The assessment mechanism was a survey in which respondents were presented with sentences along these lines and asked if they had learned about the idea in class or otherwise heard it from an adult at school. The flaws here should be obvious.

For one thing, how many people you know could identify the source of a claim they had heard, let alone distinguish between hearing it in class and hearing it elsewhere?

On the other hand, the study (presumably intentionally) fails to distinguish between hearing a specific piece of rhetoric and hearing about similar-sounding rhetoric. Maybe a student heard it a few years ago – maybe even in school! — that male-dominated systems were patriarchal. They could definitely say that, yes, they learned that “America is a patriarchal society” in school.

Perhaps the most important caveat here is that the Manhattan Institute is a patently biased source. There is no obvious reason to doubt that the specific responses to his survey were not what is suggested, but there are many reasons to consider his analysis these results as subjective and unreliable. He claims to have found, for example, that respondents were more likely to report learning about gender-related concepts in school when they lived in more democratic places.

“Local (l)partisanship significantly affects… classroom exposure to radical gender-related concepts,” they write—as if causality was established and they had disentangled the possibility that, for example, these responses students reflect the cultural values ​​present in their communities and not something a teacher told them to think.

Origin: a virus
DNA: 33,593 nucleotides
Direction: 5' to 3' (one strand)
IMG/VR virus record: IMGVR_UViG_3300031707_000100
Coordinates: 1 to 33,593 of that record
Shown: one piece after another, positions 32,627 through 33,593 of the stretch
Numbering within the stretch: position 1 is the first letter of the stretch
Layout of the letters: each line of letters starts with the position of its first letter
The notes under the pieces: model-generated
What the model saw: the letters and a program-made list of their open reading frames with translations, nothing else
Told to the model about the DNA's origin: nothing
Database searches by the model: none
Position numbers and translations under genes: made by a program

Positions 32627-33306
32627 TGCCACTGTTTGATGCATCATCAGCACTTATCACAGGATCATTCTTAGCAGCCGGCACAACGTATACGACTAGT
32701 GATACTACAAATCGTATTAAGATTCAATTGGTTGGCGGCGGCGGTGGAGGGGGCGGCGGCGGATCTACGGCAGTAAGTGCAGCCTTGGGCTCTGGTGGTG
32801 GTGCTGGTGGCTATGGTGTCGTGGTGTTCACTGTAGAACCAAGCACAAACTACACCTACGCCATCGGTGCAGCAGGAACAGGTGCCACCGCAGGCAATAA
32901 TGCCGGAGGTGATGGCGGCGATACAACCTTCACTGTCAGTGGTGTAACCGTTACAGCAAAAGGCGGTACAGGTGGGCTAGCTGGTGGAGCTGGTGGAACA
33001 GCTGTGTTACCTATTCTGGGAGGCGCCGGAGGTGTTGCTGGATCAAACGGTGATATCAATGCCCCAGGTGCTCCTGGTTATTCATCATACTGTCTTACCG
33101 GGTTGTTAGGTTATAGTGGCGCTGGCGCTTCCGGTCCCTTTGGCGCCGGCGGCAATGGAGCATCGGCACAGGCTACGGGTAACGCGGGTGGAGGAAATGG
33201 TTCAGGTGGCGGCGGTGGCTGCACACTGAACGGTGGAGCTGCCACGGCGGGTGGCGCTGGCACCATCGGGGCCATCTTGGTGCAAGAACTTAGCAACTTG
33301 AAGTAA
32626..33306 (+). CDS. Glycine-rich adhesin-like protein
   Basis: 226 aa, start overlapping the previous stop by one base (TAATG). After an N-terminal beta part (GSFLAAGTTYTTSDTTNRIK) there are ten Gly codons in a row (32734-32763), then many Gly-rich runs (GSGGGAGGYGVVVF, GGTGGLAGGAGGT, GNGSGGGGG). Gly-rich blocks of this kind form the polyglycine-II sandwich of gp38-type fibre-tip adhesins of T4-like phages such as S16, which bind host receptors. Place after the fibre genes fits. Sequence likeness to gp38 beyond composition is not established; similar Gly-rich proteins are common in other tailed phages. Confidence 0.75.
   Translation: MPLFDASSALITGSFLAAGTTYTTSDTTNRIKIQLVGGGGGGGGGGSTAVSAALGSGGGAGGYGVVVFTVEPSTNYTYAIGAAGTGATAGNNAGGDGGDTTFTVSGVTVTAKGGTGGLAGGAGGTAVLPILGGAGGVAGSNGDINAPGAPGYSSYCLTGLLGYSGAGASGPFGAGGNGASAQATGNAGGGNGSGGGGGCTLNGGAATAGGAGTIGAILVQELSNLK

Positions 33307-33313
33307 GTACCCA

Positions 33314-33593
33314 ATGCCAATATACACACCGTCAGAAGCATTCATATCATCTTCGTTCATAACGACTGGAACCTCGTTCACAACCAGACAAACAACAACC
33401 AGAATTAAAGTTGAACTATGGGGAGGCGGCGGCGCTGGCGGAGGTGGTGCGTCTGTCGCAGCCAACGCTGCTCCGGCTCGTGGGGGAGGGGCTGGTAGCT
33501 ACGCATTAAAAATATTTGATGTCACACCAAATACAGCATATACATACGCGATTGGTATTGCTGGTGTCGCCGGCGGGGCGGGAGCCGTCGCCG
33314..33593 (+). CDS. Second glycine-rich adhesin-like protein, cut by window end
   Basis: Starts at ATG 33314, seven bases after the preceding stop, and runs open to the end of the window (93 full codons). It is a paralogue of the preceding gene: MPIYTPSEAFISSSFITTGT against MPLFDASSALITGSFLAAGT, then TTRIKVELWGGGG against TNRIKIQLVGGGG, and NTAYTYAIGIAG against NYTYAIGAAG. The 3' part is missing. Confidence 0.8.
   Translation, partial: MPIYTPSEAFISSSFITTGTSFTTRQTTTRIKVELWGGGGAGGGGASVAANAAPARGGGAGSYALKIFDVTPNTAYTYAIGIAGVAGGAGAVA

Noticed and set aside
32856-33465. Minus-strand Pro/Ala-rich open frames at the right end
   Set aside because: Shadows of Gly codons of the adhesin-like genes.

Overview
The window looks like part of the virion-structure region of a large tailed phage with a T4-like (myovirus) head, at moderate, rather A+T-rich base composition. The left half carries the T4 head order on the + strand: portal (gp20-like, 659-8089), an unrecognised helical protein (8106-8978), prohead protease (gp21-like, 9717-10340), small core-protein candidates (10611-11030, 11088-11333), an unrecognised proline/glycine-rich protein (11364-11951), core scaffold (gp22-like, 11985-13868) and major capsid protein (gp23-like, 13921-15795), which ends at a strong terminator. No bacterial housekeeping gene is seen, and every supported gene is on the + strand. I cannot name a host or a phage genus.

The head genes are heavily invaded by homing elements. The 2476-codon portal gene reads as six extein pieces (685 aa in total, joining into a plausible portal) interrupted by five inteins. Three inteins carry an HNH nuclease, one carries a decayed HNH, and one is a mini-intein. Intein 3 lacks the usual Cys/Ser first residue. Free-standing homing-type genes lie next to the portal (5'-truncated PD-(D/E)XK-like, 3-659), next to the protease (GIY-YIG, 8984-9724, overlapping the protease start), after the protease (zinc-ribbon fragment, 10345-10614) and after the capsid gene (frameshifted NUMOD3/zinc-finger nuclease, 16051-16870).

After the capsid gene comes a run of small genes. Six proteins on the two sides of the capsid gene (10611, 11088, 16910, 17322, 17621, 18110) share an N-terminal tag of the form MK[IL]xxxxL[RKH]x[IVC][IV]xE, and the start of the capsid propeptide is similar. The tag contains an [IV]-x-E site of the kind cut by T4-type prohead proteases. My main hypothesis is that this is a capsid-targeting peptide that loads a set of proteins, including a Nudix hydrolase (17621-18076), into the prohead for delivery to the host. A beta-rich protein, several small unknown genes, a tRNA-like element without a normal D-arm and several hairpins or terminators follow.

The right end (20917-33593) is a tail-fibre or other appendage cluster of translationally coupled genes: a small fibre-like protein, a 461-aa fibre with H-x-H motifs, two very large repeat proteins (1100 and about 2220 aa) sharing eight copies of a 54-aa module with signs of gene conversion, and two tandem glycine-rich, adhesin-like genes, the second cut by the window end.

Young Americans are generally more liberal than older Americans. They are also more likely to have college degrees. They are also more likely to live in cities – partly because they went to college – and to be non-religious and to be Asian, black and Hispanic. Where is the causality? Even among older Americans, after all, even among those of the age who might have participated in that protest against George Wallace at Notre Dame, college graduates are more likely to be liberals. Is it because they too were indoctrinated 60 years ago? Because they were taught “critical social justice” by activist teachers in 1974?

The Manhattan Institute has taken much to the idea that insidious forces are trying to push America to the left, much like DeSantis. Musk, as he often does, offers a controversial take in line with this undercurrent, probably partly in the hope that people will be outraged. But the liberal politics of young Americans exist outside of college education.

In results from the 2018 and 2021 General Social Survey, young Americans with a high school diploma or less were about 9 points more likely to identify as Democrats or Democratic-leaning Independents than Republicans or Democratic-leaning Independents. republican tendency. Among older Americans with a high school education or less, partisanship was divided. This is even without introducing factors like income or race.

Perhaps this, too, is a function of effective, high-quality indoctrination in often-criticized American high schools. It seems fair, however, to suggest that the burden of proof rests with those who would make this argument. And may the burden remain entirely unfulfilled.